[ISN] The High Costs of Hacking
isn at c4i.org
Thu Jun 16 03:16:05 EDT 2005
Forwarded from: security curmudgeon <jericho at attrition.org>
: BY MICHAEL JACKMAN
: June. 15, 2005
: CIO Magazine
: While it's true that not all network mischief comes at such a high
: price, John Sgromolo, lead investigator for digital forensics at Verizon
: Communications and a former special agent with the United States Naval
: Criminal Investigative Service, says that such large sums are the real
: deal. More or less.
: Consider cases in which a hacker brings down a server that's used for
: selling products. "If you're averaging $3,000 an hour on this server,
: that's not hard to figure out based on how many hours it was down,"
: Sgromolo says. Then there's the cost of replacing damaged equipment and
: the hours spent on repairs, installation and recovery.
A good point, and something many folks in the industry have been pointing
out for almost a decade now. The problem is these damage figures are put
forth with little or no explanation. In the past we've seen reports of
"millions of dollars of damage" to systems, but no justification for the
figure, no explanation of how it was derived, and no logic could make the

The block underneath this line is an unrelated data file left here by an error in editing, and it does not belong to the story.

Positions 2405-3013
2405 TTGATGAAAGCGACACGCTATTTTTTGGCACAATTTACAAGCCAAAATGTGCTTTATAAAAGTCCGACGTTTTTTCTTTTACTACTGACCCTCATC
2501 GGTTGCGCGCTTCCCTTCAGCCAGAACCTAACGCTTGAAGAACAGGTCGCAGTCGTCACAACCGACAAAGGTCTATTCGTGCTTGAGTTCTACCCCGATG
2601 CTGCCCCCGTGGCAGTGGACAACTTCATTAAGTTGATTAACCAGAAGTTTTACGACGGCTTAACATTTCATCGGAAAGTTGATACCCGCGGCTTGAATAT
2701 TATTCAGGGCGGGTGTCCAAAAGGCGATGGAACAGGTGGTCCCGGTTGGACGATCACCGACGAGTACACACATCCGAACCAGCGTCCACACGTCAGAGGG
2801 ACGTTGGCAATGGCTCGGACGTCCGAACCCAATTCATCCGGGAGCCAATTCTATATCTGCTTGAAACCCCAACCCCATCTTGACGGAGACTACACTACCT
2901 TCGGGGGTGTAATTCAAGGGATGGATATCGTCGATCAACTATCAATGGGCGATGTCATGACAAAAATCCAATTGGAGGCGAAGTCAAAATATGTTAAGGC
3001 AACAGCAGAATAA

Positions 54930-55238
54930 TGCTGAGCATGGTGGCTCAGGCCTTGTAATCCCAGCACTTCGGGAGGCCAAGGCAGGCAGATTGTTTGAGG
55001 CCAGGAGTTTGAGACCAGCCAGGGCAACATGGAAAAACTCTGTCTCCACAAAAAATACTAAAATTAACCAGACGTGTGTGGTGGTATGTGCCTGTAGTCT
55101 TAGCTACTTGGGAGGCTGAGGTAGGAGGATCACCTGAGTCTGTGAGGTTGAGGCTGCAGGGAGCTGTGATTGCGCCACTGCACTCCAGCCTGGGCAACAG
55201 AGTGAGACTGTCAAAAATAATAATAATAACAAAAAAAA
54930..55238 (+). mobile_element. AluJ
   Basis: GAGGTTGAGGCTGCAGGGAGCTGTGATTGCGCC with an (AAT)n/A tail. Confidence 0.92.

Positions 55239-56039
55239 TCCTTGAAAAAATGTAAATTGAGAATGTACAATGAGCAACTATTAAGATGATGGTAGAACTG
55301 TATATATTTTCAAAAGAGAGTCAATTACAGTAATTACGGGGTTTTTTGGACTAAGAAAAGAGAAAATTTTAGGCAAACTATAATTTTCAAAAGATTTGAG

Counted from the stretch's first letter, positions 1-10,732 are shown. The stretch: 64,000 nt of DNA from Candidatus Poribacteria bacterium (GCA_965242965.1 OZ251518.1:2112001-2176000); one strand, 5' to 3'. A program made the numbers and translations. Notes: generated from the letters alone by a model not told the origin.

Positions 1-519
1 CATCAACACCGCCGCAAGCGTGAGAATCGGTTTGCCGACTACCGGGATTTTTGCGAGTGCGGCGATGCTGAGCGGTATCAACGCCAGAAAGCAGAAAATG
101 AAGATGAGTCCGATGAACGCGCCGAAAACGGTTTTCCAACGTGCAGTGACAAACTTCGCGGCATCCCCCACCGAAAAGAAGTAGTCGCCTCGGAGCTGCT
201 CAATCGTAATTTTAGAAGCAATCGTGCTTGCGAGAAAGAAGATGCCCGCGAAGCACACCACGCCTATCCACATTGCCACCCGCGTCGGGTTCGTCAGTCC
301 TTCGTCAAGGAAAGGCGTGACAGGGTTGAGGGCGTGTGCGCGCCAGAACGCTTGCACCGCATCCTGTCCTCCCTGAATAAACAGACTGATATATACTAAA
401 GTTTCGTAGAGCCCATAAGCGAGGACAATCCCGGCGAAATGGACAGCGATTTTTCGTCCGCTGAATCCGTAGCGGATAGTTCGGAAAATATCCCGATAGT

leap to such high numbers.
We're all painfully aware of how damage figures can be manipulated by the
prosecution as well. Look back to the Mitnick case in which Sun
Microsystems was pressured into claiming an 82 *million* dollar loss for
the theft of their source code. Did Sun ever mention this loss in their
SEC filings? Do any of these companies that suffer "million" dollar losses
at the hands of hackers report such losses? If not, isn't that fraud?
In some cases we see a company claiming high damage figures due to "loss
of information". Apparently negligence in backup policy is perfectly
acceptable to the company. If it wasn't an evil hacker, it could just as
well have been a cup of water spilled on a primary server that caused the
loss. Some companies go so far as to count all the time and effort spent
securing the system after a break-in as part of the damage cost. What
should have been done proactively to prevent a break-in is now dumped in
the lap of the person who broke in. If we applied that reasoning to non
computer crimes, the courts would openly laugh at some damage figures.
"yes your honor, the $13,500 damage figure for my bike getting stolen is
perfectly reasonable. first, i had to buy the bike before it could get
stolen which cost $250 bucks. then i had to buy a lock. i'm also including
a portion of my rent which covers the locked garage it was kept in, the
security surveillance system which we had to install to prevent it from
happening again, my time and materials, the time spent by the police
officer for taking my report and investigating the crime (my tax dollars
pay his salary!), your honor's time..."
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